Saturday, January 14, 2012

Snipp Snapp Snute

"Snipp, snapp, snute" is the Norwegian expression used to end a fairy tale (pronounced: snip, snaap, snoota). Does storytelling end? I don't believe it does. We're all enchanted by a well told story. So a better question might be, how does storytelling evolve as we grow and mature?

This morning I again told the well-known stories of "Goldilocks and the Three Bears" (Norwegian: Gullhår) and "Three Billy Goats Gruff" (Norwegian: De tre bukkene bruse) to our youngest kids. Or maybe I should rather say, I told the story together with them. Here's how storytelling develops, and each stage is deeply intriguing:

Stage # 1: Infant Years
Our children enjoy repetition in order to pick up communicative sounds and patterns. The more the story is told the eXact same way the better the story becomes. To our youngest a story is not understood, but rather experienced. Gradually sounds and pictures begin to make sense.

Stage # 2: Early Childhood
At this stage we are frequently corrected whenever we deviate from the story path. Even the smallest sound may trigger a reaction. Memory and identity is a major part of this.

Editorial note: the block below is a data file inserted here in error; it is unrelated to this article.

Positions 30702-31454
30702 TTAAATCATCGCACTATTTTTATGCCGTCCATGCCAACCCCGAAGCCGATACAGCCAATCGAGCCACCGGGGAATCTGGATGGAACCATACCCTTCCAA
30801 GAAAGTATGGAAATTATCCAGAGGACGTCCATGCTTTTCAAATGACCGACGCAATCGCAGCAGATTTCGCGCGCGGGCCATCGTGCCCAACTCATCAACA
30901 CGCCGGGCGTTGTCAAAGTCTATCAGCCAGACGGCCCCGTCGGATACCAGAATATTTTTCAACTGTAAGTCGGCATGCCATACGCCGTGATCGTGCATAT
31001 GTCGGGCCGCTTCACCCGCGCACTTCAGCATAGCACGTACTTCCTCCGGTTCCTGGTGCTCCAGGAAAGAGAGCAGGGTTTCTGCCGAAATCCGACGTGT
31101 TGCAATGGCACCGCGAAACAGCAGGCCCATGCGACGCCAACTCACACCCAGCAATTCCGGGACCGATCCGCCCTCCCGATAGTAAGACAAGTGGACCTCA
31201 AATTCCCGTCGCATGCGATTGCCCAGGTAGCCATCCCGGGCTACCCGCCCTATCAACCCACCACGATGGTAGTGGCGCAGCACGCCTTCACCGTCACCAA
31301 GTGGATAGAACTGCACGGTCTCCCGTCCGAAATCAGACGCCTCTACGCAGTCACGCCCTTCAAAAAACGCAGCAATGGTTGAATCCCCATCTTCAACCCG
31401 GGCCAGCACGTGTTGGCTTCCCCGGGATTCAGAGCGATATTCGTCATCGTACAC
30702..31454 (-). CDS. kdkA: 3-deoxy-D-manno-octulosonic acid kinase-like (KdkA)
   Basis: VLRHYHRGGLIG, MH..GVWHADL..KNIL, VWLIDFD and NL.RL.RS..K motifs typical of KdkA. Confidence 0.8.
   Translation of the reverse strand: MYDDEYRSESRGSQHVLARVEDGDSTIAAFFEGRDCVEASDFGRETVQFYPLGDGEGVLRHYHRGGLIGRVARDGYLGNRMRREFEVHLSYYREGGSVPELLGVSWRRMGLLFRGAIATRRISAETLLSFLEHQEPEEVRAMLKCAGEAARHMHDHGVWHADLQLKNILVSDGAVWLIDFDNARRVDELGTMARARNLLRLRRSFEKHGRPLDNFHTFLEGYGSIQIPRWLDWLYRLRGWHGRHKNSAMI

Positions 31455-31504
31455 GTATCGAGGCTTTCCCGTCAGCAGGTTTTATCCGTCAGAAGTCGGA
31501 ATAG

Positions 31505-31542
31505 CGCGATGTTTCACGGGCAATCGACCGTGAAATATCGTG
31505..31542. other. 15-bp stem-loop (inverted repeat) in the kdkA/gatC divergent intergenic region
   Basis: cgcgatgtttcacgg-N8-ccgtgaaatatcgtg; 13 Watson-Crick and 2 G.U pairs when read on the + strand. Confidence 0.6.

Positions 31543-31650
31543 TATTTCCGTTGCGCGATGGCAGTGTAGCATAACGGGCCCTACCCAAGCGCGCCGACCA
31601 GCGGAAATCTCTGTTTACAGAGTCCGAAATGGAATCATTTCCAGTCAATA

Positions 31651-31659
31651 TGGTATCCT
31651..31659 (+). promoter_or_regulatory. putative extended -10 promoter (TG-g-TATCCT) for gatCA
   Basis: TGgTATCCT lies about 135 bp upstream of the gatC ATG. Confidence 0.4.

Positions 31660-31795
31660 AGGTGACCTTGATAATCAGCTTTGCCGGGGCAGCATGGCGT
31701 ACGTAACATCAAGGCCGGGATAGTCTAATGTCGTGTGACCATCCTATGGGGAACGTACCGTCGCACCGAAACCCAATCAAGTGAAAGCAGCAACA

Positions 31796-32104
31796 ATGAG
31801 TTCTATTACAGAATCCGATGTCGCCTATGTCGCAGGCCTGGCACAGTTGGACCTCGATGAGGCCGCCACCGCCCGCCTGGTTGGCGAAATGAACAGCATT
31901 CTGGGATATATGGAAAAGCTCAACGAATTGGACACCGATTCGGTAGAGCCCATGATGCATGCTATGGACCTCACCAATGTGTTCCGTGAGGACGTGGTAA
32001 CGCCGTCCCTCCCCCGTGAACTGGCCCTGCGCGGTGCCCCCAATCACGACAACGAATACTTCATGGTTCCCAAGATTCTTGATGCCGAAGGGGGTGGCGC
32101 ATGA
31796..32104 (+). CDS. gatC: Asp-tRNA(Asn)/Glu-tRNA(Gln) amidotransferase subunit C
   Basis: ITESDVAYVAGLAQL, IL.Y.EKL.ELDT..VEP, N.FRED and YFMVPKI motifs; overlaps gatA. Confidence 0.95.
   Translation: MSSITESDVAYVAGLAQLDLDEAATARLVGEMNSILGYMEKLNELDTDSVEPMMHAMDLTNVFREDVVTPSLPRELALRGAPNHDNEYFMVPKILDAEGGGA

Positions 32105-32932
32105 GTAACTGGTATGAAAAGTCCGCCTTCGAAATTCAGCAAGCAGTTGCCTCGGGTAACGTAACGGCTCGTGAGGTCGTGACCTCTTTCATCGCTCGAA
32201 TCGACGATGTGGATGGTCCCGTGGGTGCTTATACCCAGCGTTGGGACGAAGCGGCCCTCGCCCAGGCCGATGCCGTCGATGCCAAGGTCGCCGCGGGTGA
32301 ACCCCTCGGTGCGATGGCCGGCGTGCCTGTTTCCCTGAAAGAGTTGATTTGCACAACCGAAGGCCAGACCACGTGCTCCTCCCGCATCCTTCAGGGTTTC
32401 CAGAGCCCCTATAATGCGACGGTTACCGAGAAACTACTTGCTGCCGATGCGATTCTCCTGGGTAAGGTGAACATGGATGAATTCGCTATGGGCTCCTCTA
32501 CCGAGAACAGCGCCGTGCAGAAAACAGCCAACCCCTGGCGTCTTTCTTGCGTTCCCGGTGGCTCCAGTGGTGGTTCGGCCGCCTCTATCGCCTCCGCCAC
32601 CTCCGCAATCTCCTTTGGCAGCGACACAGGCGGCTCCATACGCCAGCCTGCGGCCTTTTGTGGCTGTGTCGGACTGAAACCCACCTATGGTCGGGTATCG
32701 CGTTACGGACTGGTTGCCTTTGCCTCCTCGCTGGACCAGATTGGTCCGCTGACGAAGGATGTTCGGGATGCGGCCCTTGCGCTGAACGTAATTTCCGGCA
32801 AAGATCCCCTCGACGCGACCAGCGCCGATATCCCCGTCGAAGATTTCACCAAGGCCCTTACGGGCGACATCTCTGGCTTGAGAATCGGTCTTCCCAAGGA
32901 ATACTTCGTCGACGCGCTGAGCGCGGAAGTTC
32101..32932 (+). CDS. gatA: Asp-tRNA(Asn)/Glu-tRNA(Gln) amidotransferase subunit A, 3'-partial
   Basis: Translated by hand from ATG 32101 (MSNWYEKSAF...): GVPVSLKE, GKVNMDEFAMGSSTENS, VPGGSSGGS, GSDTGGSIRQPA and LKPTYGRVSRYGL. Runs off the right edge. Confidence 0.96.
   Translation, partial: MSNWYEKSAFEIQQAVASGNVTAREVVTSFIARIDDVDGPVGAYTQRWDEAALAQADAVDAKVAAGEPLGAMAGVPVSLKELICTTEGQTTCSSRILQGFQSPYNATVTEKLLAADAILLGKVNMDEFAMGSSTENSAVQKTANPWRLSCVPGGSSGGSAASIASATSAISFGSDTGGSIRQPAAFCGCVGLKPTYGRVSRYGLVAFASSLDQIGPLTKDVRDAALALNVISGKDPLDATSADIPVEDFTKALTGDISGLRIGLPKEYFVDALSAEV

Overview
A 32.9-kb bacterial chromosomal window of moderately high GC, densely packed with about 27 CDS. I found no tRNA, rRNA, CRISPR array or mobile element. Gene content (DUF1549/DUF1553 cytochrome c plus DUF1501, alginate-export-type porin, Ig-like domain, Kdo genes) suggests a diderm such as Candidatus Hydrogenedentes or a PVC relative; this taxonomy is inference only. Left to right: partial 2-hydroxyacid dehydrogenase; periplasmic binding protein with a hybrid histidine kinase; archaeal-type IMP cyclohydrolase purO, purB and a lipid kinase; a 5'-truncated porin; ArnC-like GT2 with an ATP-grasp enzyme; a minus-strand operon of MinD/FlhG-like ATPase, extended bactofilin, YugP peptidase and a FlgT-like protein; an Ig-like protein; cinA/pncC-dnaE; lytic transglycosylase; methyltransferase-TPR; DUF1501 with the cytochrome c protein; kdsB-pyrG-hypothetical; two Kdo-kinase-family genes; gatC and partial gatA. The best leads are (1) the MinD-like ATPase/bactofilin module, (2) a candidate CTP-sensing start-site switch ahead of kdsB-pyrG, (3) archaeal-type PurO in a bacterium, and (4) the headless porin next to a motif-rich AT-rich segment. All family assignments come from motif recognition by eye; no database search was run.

Stage # 3: Childhood
Amusement and reflection hits in. Our three youngest children are between ages 6 and 10 years. This morning they did not only want to listen, but also participate. Every break offers an opportunity to pull jokes, discuss options and reflect on alternative (even better) versions. Storytelling is highly interactive, not only told by one person.

Stage # 4: Youth
Fantasy blossoms. If fantasy and mental pictures were important, to a teenager it's everything. It awakens emotions and feelings like never before. A good story is almost as real as the real thing. Stories are a means to provide a vision for the future and understand consequences and relationships.

Stage # 5: Adulthood
Of all aspects, the power of a story is by association and symbols. Abstract concepts are more easily understood by way of comparison and remains true also for adults. At this stage, however, a story requires more. It takes time and effort on both sides to enter the scene, and some, for a time, almost lose the ability of imagination and empathy entirely...

Stage # 6: Old Age
...until stories return when we grow older! Music and stories stir memories and through them we relive important moments of life. Some of the rich lessons of life may only fully be understood as we listen and reflect on our own (his)story.

Here's a charming clip telling this mornings "Three Billy Goats Gruff" story.

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